Home » Here’s All The Details About The New Renault 5 E-Tech And Yes It Has A Baguette Holder

Here’s All The Details About The New Renault 5 E-Tech And Yes It Has A Baguette Holder

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Sure, the new all-electric Renault 5 E-Tech been leaked onto the internet at least, what, twice now, but I think it’s still an exciting new car and now that it’s revealed officially, with full approval of the ghost of Napoleon or whatever Renault likes to do, we have all the details. And, yes, one of those details is a baguette holder, so you can stop worrying. Let’s dig into this stylish and seemingly sensible little EV and see what’s going on.

The Look

Most obvious, of course, is the retro-inspired styling, which pulls not just from the original Renault 5 (which, remember, we got here in America as the Le Car, which you could buy at AMC dealerships if you didn’t feel like you were cut out for a Pacer, but also from the updated Supercinq from 1984 and there’s even some cues from the wide-hipped Renault 5 Turbo.

Vidframe Min Top
Vidframe Min Bottom

If you look at the final design, you can see the influences and references from the three main source cars, but I feel like the overall design still feels quite modern, and not cloyingly retro.

Sourcer5s 2

 

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The dramatic rear fender flares are less prominent on the new EV than they were on the mid-engined R5 Turbo, but you can still see them, and there’s a tiny version of the air-exhaust outlet just outboard of the lower part of the taillights on the 2024 car, if you look carefully:

Renault 5 E Tech Electric (b1316)

Up front, a lot more liberties have been taken with the design; the grille is reduced to a black bar joining the headlamps (which do appear to have that smiling-eye look):

Renault 5 E Tech Electric (b1316)

The hood vent has also become the charge indicator, and there’s lots of LED light effects and blinkery going on. From the press release:

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The vent grille on the bonnet of the original car has been reinvented to keep up with the times. Today, it is a charge indicator in the form of the iconic number 5. When the driver approaches the vehicle, it lights up, illustrating the close interaction between human and machine. Another example of a humanised interface is the welcome sequence of the eye-shaped LED headlights, which ‘wink’ at the driver as they approach.

The Tech

R Dam 1541621 Large

The new R5 is Renault’s first car based on the AmpR-Small platform (formerly CMF-B EV, if you’re curious) which is designed to be a small, affordable BEV platform. The car is just under 13 feet long, and Renault says the “targeted weight” should be under 3,300 pounds. Two battery packs will be offered, a 40 kWh and a 52 kWh one, and the electrons gushing from those packs will be spinning a choice of motors, a 120 horsepower one or a 150 hp one. These may not sound like huge numbers for a modern EV, but remember, this is a small EV, and I think those sound like very reasonable specs, personally. We don’t all need to be lugging around 70 to 80 kWh battery packs just to go to work or your weekly pornography outlet store runs or whatever.

The 52 kWh battery is claimed to give 248 miles of range (the smaller pack will do 186 miles, which is 100,000 times less than the distance light can travel in one second, if that helps), which is pretty great, though that’s the WLTP cycle test, so EPA range would probably be lower if this comes to America, which it very likely won’t. Sorry.

Renault 5 E Tech Electric (b1316)

Charging speed targets the now seemingly universal metric of getting from 15% to 80% in 30 minutes, and it’ll charge at rates of 11 kW on AC and 100 kW DC. The 11 kW AC charging is bi-directional, so you can charge your small sawmill with the car, if it comes to that, which it definitely might.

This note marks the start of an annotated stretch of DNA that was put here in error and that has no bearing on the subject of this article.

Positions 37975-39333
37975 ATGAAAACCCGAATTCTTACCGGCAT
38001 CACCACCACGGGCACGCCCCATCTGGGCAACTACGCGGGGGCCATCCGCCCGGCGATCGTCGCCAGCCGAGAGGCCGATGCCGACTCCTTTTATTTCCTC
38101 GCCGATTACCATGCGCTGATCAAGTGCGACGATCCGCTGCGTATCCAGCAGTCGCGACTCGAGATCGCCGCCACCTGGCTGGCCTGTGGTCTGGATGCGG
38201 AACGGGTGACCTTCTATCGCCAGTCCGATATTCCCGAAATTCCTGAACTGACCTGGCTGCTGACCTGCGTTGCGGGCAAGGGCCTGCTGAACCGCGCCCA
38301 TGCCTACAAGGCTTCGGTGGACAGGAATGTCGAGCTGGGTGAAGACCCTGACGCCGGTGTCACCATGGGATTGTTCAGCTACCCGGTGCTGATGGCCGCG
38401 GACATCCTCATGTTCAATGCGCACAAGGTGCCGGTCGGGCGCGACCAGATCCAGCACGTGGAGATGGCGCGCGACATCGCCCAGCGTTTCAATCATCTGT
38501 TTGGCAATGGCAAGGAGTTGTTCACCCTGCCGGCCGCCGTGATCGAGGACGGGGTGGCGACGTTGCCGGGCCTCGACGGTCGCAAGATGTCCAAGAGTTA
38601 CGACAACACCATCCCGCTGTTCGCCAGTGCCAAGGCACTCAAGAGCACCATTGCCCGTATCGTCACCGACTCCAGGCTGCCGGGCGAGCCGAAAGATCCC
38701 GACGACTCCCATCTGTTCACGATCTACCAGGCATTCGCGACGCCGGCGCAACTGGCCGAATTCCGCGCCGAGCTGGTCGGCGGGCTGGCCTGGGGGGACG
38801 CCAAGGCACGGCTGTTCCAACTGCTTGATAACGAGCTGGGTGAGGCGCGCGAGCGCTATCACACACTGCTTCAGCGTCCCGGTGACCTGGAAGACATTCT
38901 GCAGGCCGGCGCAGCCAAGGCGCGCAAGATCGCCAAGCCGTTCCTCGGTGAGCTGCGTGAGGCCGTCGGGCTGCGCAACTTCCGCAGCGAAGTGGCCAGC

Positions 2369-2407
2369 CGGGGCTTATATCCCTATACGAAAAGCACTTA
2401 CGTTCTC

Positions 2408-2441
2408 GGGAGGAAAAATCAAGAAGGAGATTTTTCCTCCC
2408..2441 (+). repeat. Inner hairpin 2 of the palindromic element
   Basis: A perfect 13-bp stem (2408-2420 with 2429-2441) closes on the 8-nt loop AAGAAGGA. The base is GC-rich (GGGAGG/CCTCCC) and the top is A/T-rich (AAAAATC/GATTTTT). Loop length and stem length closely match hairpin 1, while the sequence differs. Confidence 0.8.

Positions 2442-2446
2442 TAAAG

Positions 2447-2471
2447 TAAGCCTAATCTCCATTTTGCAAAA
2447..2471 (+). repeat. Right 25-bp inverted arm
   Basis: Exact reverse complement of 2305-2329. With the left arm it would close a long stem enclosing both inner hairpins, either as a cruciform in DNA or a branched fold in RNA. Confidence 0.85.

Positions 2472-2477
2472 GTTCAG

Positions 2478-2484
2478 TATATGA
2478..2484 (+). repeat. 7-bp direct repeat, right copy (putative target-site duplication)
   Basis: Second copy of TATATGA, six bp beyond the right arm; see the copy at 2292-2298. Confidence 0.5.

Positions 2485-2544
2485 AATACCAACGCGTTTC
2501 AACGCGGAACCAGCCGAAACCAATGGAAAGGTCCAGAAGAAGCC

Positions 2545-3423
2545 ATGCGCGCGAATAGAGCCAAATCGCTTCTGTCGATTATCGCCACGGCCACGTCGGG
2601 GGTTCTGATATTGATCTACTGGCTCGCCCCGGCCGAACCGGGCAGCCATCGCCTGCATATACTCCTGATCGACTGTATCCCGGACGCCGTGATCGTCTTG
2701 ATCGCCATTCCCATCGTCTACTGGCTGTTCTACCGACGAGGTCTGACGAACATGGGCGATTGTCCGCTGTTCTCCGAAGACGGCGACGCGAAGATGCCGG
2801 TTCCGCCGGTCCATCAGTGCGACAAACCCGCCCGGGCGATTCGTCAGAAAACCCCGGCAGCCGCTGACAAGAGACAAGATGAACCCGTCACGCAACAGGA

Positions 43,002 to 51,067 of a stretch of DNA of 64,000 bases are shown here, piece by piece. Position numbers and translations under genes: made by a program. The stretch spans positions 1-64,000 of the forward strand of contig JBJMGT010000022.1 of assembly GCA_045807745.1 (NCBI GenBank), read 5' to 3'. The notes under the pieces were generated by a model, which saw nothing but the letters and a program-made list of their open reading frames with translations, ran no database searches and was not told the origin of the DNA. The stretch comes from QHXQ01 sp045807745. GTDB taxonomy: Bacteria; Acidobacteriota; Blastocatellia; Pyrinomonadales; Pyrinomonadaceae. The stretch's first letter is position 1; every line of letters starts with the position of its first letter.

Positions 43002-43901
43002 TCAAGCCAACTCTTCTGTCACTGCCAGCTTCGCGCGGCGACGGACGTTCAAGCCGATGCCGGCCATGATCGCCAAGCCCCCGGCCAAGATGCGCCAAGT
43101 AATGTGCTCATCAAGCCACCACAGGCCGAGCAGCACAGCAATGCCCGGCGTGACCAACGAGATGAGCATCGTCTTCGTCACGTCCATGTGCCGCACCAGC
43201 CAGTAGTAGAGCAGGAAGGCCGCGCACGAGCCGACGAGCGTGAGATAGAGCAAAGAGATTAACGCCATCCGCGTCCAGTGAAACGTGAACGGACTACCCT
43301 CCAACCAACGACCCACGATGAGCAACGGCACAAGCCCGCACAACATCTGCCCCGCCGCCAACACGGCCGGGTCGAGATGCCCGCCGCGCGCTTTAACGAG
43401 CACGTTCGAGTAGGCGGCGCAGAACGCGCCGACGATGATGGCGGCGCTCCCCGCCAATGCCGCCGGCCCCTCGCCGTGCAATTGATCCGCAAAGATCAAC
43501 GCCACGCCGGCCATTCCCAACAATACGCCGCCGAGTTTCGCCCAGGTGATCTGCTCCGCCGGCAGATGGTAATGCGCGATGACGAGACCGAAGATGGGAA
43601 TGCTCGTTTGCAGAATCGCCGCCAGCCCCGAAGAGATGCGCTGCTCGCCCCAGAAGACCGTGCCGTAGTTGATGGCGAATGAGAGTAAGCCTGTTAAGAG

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These are decent specs, especially for a more city-car-type EV. America could use more EVs in this category.

The 40 kWh battery pack is made up of three large modules with 31 cells per module, and the 52 kWh one has four with 46 cells. The battery pack is set into the floor, like most modern EVs, and the press release makes no mention of any under-hood storage space, so I think we can assume there’s no frunk, which makes sense for such a small EV, where space is at a premium.

Renault 5 E Tech Electric (b1316)

In fact, space must be at such a premium that Renault made a point to tell us about how they crammed the braking system and ESP hardware into one, solitary box. Renault cleverly calls this “One Box!” Look:

The new One Box system groups the braking and ESP functions in the same module to reduce the space required under the bonnet. It also halves the response time of the automatic emergency braking system. At the same time, the decoupled braking system delivers a consistently strong pedal feel, contributing to a better sense of connection with the car and the road for the driver, with the switch between regenerative braking and hydraulic braking taking place transparently. The brake pedal is not connected to the callipers, but to an ECU that prioritises energy recovery before switching to the braking system if necessary. The driver can also use the gear lever to select a B mode with increased regeneration.

I’m not sure I’ve read a press release that has touted one housing for braking and ESP stuff?

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The Inside

Renault 5 E Tech Electric (b1316)

I like the interior, mostly because I always liked the original interior of the R5, which also had those vertical seams across the dash:

Origr5 Int

The fabric, the press release claims, is both denim and made from recycled PET plastic water bottles.

The big LCD screens are integrated into one unit that is reminiscent of the old plastic instrument cluster, too, and the center stack infotainment screen is slightly canted towards the driver, which seems cool until you actually think about the fact that the passenger is just as likely to use controls on that screen, and then it doesn’t seem so cool.

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Renault 5 E Tech Electric (b1316)

Hey look! A column shift! Why take up space between the seats for this little make-go-forward-or-back switch, right? The column is a fine place for this.

All The Electronic Crap

Renault 5 E Tech Electric (b1316)

Yes, yes, the new Renault 5 E-Tech has the now-expected ADAS (Anthracite Dalmatian Access Syndrome oh shit no wait it’s Advanced Driver Assist System) Level 2 system, effectively a lane keeping and dynamic cruise system, along with front and rear emergency braking, which includes locking the wheels after a wreck. I see how that’s useful for safety reasons, preventing subsequent impacts, but I hope you can easily release it to get the car off the road or onto a tow truck or something.

More eye-rolling is Reno, the car’s “avatar,” or as Renault’s press release puts it, a “virtual traveling companion.” The press release says this about the ChatGPT-enabled software: